"Fundamental for Great Shots"
Original Article by Helen Harris
"Article first featured in Olympus User Magazine"
UNDERSTANDING THE BASICS of photography composition can revolutionise your shots. Do you sometimes feel that your photos lack that indefinable ‘wow’ factor and would benefit from a bit more life and impact?
It’s a truism of photography that, however good your camera is, your shots will stand or fall by how well they are composed – how the shot is taken, how the elements are arranged within the frame, what’s left in and what’s left out. This can have a huge influence on the way people respond to your photographs, as good photography composition affects viewers on the subconscious level.
In this feature, we’ll introduce some of the golden rules of photography composition and framing and illustrate how they can improve your work. We’ll also show how post-shoot cropping can transform an otherwise so-so photo, and talk about when to break the rules!
1Learn your lines
Our first golden rule is to think about photography composition as you take the photo; as you line up the image in the viewfinder or LCD screen. Get this right and you won’t have to use image-editing software so much, and you’ll be making full use of your camera’s resolution.
Notice the ‘lines’ in the shot you’re about to take – the restful horizontal lines of fields or a seascape, or the thrusting vertical lines of a cathedral. Think how these lines can draw the viewer in, so get into the habit of structuring your photo around these lines – in the image above, note how the jutting shape of the roof works with the sinuous lines of the estuary to give a real sense of depth that a conventional full-on shot of the house simply wouldn’t achieve.
If your photos regularly seem flat, make use of vertical, horizontal or diagonal lines to draw the eye in and create depth.
2Think about thirds
An old chestnut of photography composition involves placing the subject of the photograph off centre, towards the left or right edge. Doing so causes the viewer to subconsciously move around the image, noticing the different elements, and getting a better sense of how the subject relates to its environment. It’s just more visually pleasing than plonking the subject dead centre.
The rule of thirds can be applied to portraits or landscape – simply visualize the image in the viewfinder as being divided into nine sections via two vertical lines and two horizontal lines. Position the subject/focal point where the lines intersect for maximum impact.
3The focal point
Decide on the central point of interest and make sure the background and foreground don’t overpower it. With the subject in your viewfinder/LCD, move around until you’re sure that it’s got enough space to ‘breathe’ in your shot.
This image fails because there’s too much clutter in the foreground – what is the focal point, the plants or the mountain? As with many other things, in photography often less is more.
4Learn from the masters
Studying photography composition needn’t be a dry, academic discipline – just look at the work of professional photographers in books, magazines and web sites, and see how they apply (and sometimes break) the rules!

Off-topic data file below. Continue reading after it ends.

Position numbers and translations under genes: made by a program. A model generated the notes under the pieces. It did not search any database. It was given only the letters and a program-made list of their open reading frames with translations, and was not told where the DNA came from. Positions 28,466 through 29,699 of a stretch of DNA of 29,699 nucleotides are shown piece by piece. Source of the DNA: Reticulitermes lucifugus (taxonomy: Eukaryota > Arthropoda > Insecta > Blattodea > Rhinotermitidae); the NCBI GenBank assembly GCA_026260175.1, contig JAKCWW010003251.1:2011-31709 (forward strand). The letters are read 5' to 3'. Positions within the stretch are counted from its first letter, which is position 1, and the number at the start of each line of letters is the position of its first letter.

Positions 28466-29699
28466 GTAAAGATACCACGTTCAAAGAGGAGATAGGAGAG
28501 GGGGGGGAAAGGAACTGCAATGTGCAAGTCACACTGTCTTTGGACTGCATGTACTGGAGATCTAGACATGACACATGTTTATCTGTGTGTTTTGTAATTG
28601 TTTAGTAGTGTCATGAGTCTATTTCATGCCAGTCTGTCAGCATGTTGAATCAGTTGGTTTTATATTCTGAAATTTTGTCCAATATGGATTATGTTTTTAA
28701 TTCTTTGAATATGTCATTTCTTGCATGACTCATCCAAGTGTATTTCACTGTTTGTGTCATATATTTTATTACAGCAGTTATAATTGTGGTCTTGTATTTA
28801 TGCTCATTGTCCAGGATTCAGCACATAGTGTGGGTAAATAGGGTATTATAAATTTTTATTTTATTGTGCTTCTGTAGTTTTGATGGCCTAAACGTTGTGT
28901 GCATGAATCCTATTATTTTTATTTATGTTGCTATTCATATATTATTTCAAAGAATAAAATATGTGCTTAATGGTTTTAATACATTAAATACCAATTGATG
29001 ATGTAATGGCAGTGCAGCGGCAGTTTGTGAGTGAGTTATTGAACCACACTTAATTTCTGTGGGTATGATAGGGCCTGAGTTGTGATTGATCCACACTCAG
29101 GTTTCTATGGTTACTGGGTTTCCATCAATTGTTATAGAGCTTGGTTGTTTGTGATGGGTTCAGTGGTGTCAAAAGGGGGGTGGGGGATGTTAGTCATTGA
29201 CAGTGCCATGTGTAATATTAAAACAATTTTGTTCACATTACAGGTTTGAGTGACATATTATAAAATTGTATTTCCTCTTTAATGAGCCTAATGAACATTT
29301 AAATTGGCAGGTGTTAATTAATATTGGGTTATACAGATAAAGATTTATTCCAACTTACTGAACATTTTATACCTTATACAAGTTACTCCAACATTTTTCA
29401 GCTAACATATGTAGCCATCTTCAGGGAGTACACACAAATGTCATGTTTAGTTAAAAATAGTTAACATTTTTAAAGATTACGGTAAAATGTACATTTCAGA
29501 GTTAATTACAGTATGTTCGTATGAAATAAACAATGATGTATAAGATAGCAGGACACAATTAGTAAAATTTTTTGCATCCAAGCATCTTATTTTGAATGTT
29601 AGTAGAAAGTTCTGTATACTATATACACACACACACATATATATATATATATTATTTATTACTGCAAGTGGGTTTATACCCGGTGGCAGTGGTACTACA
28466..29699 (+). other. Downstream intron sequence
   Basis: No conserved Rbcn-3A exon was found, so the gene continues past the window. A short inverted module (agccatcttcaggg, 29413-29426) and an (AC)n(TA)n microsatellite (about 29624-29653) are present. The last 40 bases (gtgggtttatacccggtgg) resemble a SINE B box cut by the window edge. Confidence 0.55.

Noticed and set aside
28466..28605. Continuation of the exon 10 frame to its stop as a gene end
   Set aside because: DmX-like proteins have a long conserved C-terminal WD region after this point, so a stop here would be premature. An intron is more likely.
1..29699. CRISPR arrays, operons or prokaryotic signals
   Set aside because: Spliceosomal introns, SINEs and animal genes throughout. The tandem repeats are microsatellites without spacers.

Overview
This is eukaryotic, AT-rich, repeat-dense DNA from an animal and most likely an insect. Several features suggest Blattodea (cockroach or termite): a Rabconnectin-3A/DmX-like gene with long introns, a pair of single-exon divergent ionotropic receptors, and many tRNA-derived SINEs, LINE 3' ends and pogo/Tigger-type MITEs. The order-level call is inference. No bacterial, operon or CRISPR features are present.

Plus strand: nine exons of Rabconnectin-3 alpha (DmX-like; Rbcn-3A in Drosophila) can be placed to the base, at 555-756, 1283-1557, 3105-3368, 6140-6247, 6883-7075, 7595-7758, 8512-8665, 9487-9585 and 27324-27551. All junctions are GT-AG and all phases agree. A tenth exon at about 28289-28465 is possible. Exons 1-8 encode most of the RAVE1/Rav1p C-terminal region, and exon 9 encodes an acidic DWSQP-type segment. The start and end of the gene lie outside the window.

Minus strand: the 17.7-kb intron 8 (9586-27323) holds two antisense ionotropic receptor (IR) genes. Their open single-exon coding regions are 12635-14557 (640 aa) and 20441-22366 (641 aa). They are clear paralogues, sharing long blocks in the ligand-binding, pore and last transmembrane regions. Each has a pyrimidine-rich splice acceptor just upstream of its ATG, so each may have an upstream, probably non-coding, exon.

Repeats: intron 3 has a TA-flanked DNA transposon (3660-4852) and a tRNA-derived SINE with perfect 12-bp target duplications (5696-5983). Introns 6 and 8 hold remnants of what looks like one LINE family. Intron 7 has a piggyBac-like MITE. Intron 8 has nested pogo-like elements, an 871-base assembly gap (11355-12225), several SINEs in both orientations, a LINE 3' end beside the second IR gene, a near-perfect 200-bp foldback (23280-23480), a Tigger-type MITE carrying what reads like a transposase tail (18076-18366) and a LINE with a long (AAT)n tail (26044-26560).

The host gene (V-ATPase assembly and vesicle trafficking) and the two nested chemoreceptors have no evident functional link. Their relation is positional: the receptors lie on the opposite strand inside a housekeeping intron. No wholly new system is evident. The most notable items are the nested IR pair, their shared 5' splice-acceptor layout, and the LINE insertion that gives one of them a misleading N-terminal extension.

And don’t forget the ‘Old Masters’ – inspiration can be found in the layout and structure of paintings and drawings. Just because they are made of paint and not pixels doesn’t mean that their composition won’t work in photographs.
5In the frame
Think about framing portraits against an architectural frame – a doorway or deep window, perhaps – or a natural frame, as provided by a bower of trees, or a garden arch. It’s visually pleasing to see the subject contextualized in this way, in harmony with the environment.
Notice how often wedding photographers frame the happy couple within the church door. Shooting a child within a window frame can also transform a predictable portrait shot.
6Crop with care
One of the joys of digital photography is the ease with which a poorly composed shot can be improved by cropping with software – a shot can be cropped so it meets the rule of thirds, for instance, or distracting objects can be cropped out of the foreground or background to fix attention of the focal point.
By using software, such as the Camedia Master or Olympus Master, crop in close to big objects so they dominate the frame in a visually dramatic way. Be very careful not to cut people off at the head or feet as it can spoil an otherwise good portrait. Save the original image under a different name before you start cropping. In the image below, too much of the foreground has been cropped, leading to a dull, flat shot.
7A matter of perspective
When shooting buildings or large objects, move around to get the best arrangement in the frame – big things tend to look better if they dominate the shot, but don’t be afraid to get higher or lower than objects to get a more interesting perspective.
This works for people shots too – here, just crouching down has made for a more interesting and candid photograph. Always try and change the perspective when shooting commonly photographed objects or things, be they stately homes, monuments or babies.
When to break the rules
Hopefully you understand a bit more about the importance of framing, leading lines, the rule of thirds and focal points. But don’t get carried away – if every shot you take slavishly follows the rule of thirds, for instance, your work will soon look predictable and formulaic.
Putting the subjects in the middle of the shot can work well for close-ups and more reportage/candid photography, and you should never, ever miss a great photo opportunity because you haven’t ‘lined it up right’. If an image is well balanced, with the subject sympathetically arranged in relation to its environment, it will work regardless.
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